Brussels (Brussels Morning) Portugal, as holder of the EU’s rotating presidency, is planning to close out the free trade agreement between the EU and the South American trade bloc Mercosur, Reuters reports.
Portugal’s Minister of Foreign Affairs Augusto Santos Silva says there has to be evidence of real progress since failure to reach a deal would tarnish the EU’s reputation. Portugal recognises this obligation, especially since the credibility of the largest trading bloc in the world is at stake. Mercosur is the world’s fourth-largest trade bloc.
Santos Silva also notes that France and Ireland should not deflect concerns about the EU’s importations of meat by focusing on the environment. EU member states could benefit from exporting more to Latin America, he maintains.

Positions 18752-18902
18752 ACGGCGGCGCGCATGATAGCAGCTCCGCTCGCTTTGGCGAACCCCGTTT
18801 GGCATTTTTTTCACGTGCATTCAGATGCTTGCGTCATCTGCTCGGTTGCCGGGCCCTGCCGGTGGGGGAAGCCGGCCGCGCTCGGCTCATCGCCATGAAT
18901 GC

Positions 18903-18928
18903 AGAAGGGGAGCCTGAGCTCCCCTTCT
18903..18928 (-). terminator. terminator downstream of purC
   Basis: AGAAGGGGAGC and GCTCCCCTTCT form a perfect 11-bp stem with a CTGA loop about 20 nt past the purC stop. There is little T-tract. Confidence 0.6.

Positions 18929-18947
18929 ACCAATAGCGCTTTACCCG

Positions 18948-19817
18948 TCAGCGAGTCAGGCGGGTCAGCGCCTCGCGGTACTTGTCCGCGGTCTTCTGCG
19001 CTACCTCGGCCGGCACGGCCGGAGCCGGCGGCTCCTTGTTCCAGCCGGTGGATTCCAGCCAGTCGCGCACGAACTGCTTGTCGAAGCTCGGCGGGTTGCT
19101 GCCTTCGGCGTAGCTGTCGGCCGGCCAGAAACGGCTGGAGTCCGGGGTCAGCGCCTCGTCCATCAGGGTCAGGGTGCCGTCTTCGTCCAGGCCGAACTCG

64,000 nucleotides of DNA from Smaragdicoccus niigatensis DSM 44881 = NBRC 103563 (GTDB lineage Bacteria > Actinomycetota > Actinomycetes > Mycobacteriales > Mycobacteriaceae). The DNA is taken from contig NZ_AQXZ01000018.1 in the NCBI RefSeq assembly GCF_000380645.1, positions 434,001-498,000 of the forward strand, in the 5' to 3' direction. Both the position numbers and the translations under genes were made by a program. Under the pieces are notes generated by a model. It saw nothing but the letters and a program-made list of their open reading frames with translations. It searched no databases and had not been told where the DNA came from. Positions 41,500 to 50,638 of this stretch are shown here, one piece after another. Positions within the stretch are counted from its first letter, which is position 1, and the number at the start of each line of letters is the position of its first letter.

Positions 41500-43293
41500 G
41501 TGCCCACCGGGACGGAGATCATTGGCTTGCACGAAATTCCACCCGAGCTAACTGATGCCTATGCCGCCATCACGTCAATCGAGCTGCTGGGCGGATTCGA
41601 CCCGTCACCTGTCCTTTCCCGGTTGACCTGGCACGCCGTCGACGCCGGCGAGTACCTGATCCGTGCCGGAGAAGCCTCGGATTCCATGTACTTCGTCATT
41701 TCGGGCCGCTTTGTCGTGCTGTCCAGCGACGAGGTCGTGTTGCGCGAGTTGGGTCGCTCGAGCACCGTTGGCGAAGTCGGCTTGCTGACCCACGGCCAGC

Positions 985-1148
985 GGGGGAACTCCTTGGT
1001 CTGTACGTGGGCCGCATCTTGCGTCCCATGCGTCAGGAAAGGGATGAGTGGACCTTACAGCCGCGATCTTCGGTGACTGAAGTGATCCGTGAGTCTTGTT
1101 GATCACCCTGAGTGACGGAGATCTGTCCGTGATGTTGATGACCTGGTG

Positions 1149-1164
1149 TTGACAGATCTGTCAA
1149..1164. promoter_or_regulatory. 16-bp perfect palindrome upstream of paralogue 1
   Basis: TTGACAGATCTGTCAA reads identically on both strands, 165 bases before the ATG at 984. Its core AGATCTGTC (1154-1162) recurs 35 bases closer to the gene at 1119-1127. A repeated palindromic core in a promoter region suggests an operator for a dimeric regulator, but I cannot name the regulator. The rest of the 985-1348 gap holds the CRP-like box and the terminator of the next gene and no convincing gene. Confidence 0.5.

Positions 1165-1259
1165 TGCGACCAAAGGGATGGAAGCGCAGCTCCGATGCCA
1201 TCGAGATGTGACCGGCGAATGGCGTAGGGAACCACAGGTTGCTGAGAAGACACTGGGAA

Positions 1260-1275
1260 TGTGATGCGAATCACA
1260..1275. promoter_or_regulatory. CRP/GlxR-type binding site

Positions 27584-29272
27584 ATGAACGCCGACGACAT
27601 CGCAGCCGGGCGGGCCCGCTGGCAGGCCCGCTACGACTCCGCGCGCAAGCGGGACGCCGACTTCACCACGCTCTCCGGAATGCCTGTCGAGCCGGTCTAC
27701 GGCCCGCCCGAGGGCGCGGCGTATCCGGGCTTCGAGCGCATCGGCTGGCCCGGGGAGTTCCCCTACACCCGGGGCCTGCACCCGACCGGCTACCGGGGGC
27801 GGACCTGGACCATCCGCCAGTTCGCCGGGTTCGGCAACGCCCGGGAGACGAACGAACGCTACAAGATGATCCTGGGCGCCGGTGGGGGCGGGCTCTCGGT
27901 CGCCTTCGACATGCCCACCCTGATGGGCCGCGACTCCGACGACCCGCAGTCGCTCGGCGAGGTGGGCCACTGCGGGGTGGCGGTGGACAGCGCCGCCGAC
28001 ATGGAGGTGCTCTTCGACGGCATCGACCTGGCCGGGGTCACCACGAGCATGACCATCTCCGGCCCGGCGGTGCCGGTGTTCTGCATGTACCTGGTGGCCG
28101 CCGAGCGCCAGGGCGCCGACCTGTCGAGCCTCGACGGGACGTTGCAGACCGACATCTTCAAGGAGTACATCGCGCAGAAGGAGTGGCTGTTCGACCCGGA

Plans and obstacles
In a move against protectionism, the EU and Mercosur, which comprises Argentina, Brazil, Paraguay, Uruguay and Venezuela, agreed in June 2019 to reach a free trade agreement. Although Venezuela is a full member, it has been suspended since the end of 2016.
France and the EU Parliament have opposed finalisation of the trade deal, insisting that Mercosur has to work harder to meet its Paris Agreement obligations and noting too that Brazil in not doing enough to curtail deforestation in the Amazon.
The Brazilian government rejects the criticism, maintaining that it is doing enough to curb deforestation in the Amazon and to protect the environment.
This friction highlights a characteristic of EU trade agreements, which extend beyond the sphere of trade to reflect the bloc’s foreign policy and environmental protection goals.
Argentina’s call for renegotiation
The President of Argentina, Alberto Fernández, has indicated plans to renegotiate parts of the deal, raising doubts about Mercosur’s commitment to the agreement with the EU. Although Fernández may want to restart talks, Santos Silva is adamant that negotiations will not be reopened.